New answers tagged information-graphics
Expanding on Scott's comment a bit... Here's why vector design applications like Adobe Illustrator (also, Corel Draw, Inkscape) are much much better suited for icon / pictogram design than raster / pixel design applications like Photoshop: Simple icons like these tend to be based on simple geometric shapes, lines and curves: You don't get any benefit ...
A great online solution, one that integrates well with Google Drive is Lucid Chart. There are paid plans, but it's mostly free. I've created tonnes of diagrams for it and this is a typical implementation.
yEd is good at this, is free and has Windows, Mac and Linux versions: http://www.yworks.com/en/products_yed_about.html
I was part of a university team to improve other researchers plots. Our team mainly used Matlab and Illustrator. Up to some point, Matlab does a better or efficient job on displaying basic elements in a plot, including adding axis labels, axis ticks, data lines and data dots. After some point of a plot improvement, Illustrator works better when it comes to ...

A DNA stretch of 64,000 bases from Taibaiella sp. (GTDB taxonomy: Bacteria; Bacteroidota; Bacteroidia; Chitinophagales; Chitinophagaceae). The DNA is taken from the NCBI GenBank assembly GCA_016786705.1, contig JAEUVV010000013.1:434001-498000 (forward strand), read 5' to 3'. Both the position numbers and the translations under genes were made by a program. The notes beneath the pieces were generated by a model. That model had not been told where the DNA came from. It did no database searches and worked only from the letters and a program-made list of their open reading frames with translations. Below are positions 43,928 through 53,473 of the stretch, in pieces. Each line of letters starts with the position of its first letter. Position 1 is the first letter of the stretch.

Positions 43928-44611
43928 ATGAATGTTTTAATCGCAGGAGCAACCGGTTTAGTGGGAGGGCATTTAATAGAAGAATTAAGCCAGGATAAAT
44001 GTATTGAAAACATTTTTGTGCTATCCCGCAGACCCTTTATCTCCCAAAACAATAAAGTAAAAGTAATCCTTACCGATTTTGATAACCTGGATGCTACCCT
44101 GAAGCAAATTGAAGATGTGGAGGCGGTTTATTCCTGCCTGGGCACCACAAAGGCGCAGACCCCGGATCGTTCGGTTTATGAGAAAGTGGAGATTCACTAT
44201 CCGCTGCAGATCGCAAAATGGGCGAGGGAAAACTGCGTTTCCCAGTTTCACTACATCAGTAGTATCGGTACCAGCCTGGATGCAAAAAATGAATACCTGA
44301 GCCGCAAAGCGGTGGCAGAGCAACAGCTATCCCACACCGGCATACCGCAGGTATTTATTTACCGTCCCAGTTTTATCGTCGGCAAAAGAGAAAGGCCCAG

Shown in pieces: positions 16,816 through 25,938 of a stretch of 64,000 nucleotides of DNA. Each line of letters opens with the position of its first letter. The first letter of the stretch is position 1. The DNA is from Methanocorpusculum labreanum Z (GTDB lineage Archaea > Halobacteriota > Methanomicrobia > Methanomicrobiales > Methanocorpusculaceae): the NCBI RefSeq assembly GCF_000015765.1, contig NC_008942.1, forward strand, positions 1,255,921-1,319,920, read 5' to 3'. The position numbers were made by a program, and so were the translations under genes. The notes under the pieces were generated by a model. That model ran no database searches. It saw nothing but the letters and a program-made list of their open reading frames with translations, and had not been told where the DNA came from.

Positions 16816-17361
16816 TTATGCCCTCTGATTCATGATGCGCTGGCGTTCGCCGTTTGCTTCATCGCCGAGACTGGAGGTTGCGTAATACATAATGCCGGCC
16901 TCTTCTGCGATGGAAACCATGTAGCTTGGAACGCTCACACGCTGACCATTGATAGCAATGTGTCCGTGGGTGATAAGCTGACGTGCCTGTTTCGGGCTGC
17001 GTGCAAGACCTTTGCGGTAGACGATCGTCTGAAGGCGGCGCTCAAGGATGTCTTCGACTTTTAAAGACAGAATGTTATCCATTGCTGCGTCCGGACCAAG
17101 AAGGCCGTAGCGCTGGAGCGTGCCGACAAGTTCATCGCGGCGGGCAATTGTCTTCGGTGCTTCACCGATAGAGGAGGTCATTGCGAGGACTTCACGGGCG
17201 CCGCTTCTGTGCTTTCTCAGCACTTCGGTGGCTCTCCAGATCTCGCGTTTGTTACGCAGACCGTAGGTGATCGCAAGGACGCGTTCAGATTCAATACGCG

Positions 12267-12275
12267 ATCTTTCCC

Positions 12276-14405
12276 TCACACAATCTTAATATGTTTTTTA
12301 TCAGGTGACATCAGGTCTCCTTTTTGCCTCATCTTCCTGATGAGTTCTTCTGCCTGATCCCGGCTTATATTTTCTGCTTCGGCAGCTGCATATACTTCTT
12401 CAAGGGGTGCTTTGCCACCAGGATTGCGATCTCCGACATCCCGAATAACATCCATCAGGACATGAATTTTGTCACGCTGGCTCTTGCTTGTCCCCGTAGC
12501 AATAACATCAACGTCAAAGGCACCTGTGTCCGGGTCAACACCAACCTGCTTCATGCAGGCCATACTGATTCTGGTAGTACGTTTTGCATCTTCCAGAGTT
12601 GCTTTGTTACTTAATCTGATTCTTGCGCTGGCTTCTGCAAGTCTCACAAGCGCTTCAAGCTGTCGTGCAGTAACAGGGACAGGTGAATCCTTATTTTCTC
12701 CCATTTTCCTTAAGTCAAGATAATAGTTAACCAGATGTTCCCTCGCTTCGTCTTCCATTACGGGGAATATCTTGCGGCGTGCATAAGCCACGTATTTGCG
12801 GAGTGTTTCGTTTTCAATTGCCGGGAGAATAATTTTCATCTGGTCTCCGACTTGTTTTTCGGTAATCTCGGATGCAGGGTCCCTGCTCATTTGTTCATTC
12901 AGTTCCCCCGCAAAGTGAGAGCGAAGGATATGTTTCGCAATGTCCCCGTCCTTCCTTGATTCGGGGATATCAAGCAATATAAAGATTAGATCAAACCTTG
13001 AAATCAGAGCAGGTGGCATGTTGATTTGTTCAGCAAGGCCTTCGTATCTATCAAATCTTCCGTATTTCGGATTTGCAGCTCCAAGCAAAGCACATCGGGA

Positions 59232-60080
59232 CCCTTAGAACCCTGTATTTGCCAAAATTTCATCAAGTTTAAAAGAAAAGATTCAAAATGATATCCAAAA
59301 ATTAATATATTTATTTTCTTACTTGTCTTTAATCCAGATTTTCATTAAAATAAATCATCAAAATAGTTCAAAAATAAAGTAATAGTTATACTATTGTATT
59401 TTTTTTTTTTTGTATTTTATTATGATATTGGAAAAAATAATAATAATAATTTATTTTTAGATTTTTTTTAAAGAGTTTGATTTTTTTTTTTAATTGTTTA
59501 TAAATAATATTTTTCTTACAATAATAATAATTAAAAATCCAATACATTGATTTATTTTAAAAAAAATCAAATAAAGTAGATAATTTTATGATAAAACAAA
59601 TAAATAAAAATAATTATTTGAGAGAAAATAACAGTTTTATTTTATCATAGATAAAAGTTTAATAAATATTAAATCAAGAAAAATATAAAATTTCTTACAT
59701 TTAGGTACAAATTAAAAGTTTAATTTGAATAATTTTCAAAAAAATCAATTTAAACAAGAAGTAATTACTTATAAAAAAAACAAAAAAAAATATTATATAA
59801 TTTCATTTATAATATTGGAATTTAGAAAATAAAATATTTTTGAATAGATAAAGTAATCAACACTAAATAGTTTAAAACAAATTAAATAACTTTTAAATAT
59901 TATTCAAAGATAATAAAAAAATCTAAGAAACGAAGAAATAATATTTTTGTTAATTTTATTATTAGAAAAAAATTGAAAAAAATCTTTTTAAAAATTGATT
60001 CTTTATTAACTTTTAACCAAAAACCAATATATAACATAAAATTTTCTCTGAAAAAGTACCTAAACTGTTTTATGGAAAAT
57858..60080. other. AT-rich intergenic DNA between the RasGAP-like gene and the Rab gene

These small simplified images representing things are called pictograms (they're sometimes called icons but that also makes implications about how they are used). See also What do you call these infographic icons? which discusses a different style of the same thing. You can browse thousands and thousands of pictograms like that at the noun project, and ...
There's not really an 'effect' to speak of. These are just flat line art, as @Scott mentions. I can add some advice to stick to very simple shapes, a single colour and one single thickness for all your strokes. Be sure to round most of your corners and select a round end cap in the Stroke panel.
I'd forget Photoshop and stick to Illustrator. They are all simple lines. All you need is the pen tool.
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